Coroners have a statutory duty to make reports to a person, organisation, local authority or government department or agency where the coroner believes that action should be taken to prevent future deaths.
The Labour Party, who compiled the figures, has said the increase is due to the government’s austerity policies. Shadow health minister Justin Madders responded to the finding, saying: “This shocking rise in austerity-related deaths in the NHS shows yet again the devastating impact of Tory underfunding. Jeremy Hunt has claimed patient safety as his watchword, yet the truth is that more deaths are being blamed on a lack of resources in the NHS.
“If the government doesn’t provide the health service with the funding it needs there is a real danger that services just become unsafe for patients. Ministers must take action now and give the NHS the resources it needs to keep patients safe.”
There were 42 ‘prevention of future death’ reports (PFDs) relating to issues such as lack of beds, staff shortages and insufficiently trained agency staff in 2016 compared with 30 in 2013.
Within the 42 PFDs relating to lack of resources, eight were specifically concerned with resourcing of mental health services, double the number from 2013. Labour said the resourcing of mental health services was of particular concern, with deaths related to issues including the lack of mental health in-patient beds or shortages of trained staff.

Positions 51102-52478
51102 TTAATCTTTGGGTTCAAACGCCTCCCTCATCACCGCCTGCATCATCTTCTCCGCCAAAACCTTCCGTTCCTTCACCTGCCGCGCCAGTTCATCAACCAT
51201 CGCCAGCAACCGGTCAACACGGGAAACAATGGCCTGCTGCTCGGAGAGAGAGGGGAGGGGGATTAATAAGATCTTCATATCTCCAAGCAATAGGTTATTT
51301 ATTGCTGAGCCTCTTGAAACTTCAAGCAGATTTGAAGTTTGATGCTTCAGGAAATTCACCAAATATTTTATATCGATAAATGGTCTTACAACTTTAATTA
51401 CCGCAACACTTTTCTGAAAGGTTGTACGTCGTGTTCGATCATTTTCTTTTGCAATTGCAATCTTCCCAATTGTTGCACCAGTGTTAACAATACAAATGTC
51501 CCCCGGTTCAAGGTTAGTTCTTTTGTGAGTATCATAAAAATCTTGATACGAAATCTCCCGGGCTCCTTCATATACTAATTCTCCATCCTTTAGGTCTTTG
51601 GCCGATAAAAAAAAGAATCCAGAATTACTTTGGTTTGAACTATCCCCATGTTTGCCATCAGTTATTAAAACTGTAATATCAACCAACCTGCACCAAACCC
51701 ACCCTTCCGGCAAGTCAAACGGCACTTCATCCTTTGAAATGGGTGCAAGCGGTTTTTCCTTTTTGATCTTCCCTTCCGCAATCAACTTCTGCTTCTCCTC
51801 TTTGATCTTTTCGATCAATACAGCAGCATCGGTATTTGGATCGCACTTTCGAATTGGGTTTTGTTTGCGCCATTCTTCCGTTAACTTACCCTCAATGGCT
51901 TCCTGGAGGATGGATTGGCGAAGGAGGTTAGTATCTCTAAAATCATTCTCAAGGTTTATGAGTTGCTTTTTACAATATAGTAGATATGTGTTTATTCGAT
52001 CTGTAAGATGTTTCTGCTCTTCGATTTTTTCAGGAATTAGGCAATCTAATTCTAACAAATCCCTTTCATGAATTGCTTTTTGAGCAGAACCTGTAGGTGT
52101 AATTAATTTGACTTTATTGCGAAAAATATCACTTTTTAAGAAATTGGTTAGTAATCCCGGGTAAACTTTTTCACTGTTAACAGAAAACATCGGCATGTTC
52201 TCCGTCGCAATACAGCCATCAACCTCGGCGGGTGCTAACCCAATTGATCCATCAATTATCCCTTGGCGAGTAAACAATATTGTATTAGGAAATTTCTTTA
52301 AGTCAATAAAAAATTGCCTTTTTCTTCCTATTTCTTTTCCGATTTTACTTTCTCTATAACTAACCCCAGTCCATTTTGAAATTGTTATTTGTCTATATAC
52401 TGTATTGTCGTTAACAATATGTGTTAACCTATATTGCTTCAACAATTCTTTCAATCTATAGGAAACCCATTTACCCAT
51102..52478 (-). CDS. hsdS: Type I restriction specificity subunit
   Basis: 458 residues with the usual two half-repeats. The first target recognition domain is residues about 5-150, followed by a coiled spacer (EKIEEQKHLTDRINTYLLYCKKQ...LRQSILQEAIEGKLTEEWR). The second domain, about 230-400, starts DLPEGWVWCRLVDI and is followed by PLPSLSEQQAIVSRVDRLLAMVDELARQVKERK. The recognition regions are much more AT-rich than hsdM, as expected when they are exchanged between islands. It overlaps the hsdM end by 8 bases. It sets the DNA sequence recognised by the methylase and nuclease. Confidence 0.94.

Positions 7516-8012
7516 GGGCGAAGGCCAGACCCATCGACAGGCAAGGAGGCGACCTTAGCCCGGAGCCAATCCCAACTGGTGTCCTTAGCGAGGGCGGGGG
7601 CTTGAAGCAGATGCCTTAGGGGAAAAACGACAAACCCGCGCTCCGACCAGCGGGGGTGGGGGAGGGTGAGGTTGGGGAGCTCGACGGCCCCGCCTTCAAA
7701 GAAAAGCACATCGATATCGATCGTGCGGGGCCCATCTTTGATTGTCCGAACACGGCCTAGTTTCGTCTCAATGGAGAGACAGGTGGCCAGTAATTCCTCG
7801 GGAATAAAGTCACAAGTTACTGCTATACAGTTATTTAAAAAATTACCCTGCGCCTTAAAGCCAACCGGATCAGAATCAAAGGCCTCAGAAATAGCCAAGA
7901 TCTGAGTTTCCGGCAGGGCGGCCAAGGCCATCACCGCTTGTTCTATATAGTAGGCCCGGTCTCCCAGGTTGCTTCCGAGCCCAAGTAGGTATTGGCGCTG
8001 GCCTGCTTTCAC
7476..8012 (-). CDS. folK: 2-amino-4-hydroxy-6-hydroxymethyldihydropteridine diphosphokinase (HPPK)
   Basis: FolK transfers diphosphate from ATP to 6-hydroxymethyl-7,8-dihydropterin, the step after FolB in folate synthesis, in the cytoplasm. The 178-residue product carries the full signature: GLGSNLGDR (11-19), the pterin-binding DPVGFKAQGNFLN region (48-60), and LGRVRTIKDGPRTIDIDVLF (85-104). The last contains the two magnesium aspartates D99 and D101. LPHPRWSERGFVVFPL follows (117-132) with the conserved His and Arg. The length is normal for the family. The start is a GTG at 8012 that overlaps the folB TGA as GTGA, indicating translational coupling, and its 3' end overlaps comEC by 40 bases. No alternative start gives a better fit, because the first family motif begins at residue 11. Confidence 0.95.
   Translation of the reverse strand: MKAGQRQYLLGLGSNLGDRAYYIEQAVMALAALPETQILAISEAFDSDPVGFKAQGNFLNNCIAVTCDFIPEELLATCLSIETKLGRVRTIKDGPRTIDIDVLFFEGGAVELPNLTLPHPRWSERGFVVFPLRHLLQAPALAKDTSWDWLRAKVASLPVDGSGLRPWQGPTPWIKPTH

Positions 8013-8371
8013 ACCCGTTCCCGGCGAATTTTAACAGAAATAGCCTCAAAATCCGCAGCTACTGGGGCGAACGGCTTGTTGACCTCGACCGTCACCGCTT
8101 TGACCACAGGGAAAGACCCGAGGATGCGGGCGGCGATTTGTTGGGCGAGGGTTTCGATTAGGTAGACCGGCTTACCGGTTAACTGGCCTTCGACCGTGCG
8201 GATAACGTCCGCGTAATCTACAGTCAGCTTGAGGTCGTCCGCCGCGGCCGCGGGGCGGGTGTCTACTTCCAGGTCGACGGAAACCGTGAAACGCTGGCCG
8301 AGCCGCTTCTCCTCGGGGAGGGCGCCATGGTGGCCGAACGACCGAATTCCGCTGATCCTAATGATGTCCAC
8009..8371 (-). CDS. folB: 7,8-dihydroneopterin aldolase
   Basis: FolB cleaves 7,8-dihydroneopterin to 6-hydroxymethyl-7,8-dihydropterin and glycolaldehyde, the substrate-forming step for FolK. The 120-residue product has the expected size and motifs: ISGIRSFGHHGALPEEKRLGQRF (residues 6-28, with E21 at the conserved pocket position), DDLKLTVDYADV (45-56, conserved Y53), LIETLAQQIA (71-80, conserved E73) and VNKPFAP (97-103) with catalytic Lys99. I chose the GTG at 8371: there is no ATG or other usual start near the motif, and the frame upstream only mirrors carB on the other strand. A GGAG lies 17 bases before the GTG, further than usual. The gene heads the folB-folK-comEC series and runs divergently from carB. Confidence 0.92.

In 2017, a damning PFD sent to the Department of Health after the death of Christopher Fairhurst in December 2016 said a shortage of GPs put patients at risk and placed unmanageable workloads upon those GPs who were in post.
At the inquest into Christopher’s death, the court heard that the GP practice where Christopher was a patient serves 14,000 to 15,000 patients, but has been operating for the past few years with four or five GPs. Coroner Lisa Hamshi recorded a conclusion of misadventure, but Fairhurst’s family claimed he was often ‘twentieth in the queue’ when he tried to book a GP appointment.
The coroner claimed the ‘knock-on effect’ of the NHS funding crisis is seen ‘day in and day out’ in courts like hers. Hamshi said that she was satisfied with the care provided by doctors at Edenfield Road Surgery, but said she was concerned about the strain on surgeries – and a critical shortage of GPs across the country.
A Guardian investigation published in March found that coroners in England and Wales served PFDs relating to 271 mental health patients between 2012 and 2017. The NHS ombudsman also warned that mental health patients are suffering serious harm, and in some cases dying, because of “serious failings” in their treatment.
In a report analysing more than 200 complaints about NHS mental health care, John Behrens – the ombudsman – highlighted “failings that have occurred, and continue to occur, in specialist mental health services in England, and the devastating toll this takes on patients and their families”.